To receive a PDF with detailed information on the works, please contact the gallery at inquire@gagosian.com. To attend the fair, purchase tickets at seattleartfair.com.

Ed Ruscha, Even Though He’s Light Years Away, His Heart Belongs to Me, 1963 © Ed Ruscha

John Chamberlain, Untitled, 1993 © 2018 Fairweather & Fairweather LTD/Artists Rights Society (ARS), New York

Art Fair

Zona Maco

February 7–11, 2018, booth F201
Centro Citibanamex, Mexico City
www.zsonamaco.com

Gagosian is pleased to participate in Zona Maco México Arte Contemporáneo 2018, presenting works by Chris Burden, John Chamberlain, Dan Colen, Frank Gehry, Piero Golia, Douglas Gordon, Katharina Grosse, Adam McEwen, Takashi Murakami, Albert Oehlen, Giuseppe Penone, Pablo Picasso, Richard Prince, Sterling Ruby, Ed Ruscha, Jenny Saville, Rudolf Stingel, Robert Therrien, Blair Thurman, Adriana Varejão, Jeff Wall, Andy Warhol, and Tom Wesselmann. If you wish to receive a PDF with detailed information on the works, please contact us at losangeles@gagosian.com. Tickets are available at www.zsonamaco.com.

John Chamberlain, Untitled, 1993 © 2018 Fairweather & Fairweather LTD/Artists Rights Society (ARS), New York

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Museum Exhibitions

Chris Burden, All the Submarines of the United States of America, 1987 © Chris Burden/licensed by The Chris Burden Estate and Artists Rights Society (ARS), New York. Photo: Benoit Pailley

Opening Soon

Unsettled

October 27, 2018–April 30, 2019
Palm Springs Art Museum, California
www.psmuseum.org

Unsettled, cocurated by JoAnne Northrup and Ed Ruscha, amasses two hundred artworks by eighty artists spanning two thousand years to explore the geography of frontiers characterized by vast expanses of open land, rich natural resources, diverse indigenous peoples, colonialism, and the ongoing conflicts that inevitably arise when these factors coexist. This exhibition originated at the Nevada Museum of Art, Reno. Work by Chris Burden and Ed Ruscha is included.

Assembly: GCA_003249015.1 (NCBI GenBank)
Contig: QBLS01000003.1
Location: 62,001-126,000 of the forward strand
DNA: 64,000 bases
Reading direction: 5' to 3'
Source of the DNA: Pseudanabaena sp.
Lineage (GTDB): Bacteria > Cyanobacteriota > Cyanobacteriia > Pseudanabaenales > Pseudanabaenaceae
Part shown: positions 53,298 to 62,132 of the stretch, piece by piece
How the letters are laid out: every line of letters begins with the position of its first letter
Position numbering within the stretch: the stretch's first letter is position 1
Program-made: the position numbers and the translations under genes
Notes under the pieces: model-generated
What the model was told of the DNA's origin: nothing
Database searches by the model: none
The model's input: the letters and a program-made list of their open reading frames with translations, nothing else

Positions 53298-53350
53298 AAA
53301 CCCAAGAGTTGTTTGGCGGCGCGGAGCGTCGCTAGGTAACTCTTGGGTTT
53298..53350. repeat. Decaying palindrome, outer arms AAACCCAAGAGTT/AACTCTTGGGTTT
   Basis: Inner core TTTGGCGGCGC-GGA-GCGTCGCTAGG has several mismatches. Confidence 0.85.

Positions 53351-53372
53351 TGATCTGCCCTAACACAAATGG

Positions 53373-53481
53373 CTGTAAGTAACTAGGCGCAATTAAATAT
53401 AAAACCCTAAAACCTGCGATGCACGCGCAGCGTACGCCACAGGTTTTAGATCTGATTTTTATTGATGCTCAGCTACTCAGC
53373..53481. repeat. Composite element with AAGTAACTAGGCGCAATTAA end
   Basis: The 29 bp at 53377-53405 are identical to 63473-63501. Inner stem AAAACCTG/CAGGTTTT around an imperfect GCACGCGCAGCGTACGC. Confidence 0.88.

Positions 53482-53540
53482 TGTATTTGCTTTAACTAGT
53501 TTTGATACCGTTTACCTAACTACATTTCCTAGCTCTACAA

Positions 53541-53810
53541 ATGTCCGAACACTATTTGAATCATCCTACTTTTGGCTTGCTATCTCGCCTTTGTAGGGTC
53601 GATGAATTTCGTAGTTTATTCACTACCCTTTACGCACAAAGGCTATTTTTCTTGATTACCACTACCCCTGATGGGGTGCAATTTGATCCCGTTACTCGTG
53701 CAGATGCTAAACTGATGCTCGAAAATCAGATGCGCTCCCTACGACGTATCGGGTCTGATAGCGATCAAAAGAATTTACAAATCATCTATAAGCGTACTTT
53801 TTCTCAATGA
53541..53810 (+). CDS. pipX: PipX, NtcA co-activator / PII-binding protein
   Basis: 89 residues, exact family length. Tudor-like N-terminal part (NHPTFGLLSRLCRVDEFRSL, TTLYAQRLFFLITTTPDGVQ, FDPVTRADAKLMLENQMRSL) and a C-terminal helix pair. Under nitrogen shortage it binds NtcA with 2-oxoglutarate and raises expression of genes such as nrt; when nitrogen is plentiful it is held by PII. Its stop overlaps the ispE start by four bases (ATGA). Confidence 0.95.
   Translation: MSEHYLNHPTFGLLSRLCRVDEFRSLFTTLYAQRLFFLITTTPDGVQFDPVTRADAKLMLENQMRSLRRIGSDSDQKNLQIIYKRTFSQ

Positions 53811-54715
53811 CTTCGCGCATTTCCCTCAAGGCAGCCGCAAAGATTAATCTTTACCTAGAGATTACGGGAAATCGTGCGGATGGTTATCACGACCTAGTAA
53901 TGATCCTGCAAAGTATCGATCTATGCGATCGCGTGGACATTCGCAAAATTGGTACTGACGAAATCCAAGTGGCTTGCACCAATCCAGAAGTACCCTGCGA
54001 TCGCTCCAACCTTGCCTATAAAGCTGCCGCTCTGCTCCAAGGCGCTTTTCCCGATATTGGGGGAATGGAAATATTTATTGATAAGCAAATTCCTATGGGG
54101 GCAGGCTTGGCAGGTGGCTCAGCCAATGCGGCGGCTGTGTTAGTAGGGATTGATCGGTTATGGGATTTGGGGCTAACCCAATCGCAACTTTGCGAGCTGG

Chris Burden, All the Submarines of the United States of America, 1987 © Chris Burden/licensed by The Chris Burden Estate and Artists Rights Society (ARS), New York. Photo: Benoit Pailley

Ed Ruscha, Rancho, 1968 © Ed Ruscha

Closed

Unsettled

April 20–September 9, 2018
Anchorage Museum, Alaska
www.anchoragemuseum.org

Unsettled, co-curated by JoAnne Northrup and Ed Ruscha, amasses two hundred artworks by eighty artists spanning two thousand years to explore the geography of frontiers characterized by vast expanses of open land, rich natural resources, diverse indigenous peoples, colonialism, and the ongoing conflicts that inevitably arise when these factors coexist. This exhibition traveled from the Nevada Museum of Art. Work by Chris Burden and Ed Ruscha is included.

Ed Ruscha, Rancho, 1968 © Ed Ruscha

Jeff Koons, Rabbit, 1986 © Jeff Koons.Photo by Nathan Keay © MCA Chicago

Closed

We Are Here

August 19, 2017–April 1, 2018
Museum of Contemporary Art Chicago
mcachicago.org

In honor of the Museum of Contemporary Art’s fiftieth anniversary, the museum presents We Are Here, a three-part exhibition drawn from its collection. I Am You gathers works that question how we relate to and shape our environments; You Are Here examines how the role of the viewer has changed over time; and We Are Everywhere showcases artists who borrow from popular culture. Work by Richard Artschwager, Francis Bacon, Chris Burden, Ellen Gallagher, Andreas Gursky, Michael Heizer, Jasper Johns, Jeff Koons, Takashi Murakami, Bruce Nauman, Richard Serra, Cindy Sherman, Rudolf Stingel, Andy Warhol, and Franz West is included.

Jeff Koons, Rabbit, 1986 © Jeff Koons.
Photo by Nathan Keay © MCA Chicago

Ed Ruscha, Lost Empires, Living Tribes, 1984, Marciano Collection, Los Angeles

Closed

Unsettled

August 26, 2017–January 21, 2018
Nevada Museum of Art
www.nevadaart.org

Unsettled, co-curated by JoAnne Northrup and Ed Ruscha, amasses two hundred artworks by eighty artists spanning two thousand years to explore the geography of frontiers characterized by vast expanses of open land, rich natural resources, diverse indigenous peoples, colonialism, and the ongoing conflicts that inevitably arise when these factors coexist. Work by Chris Burden and Ed Ruscha is included.

Ed Ruscha, Lost Empires, Living Tribes, 1984, Marciano Collection, Los Angeles

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Press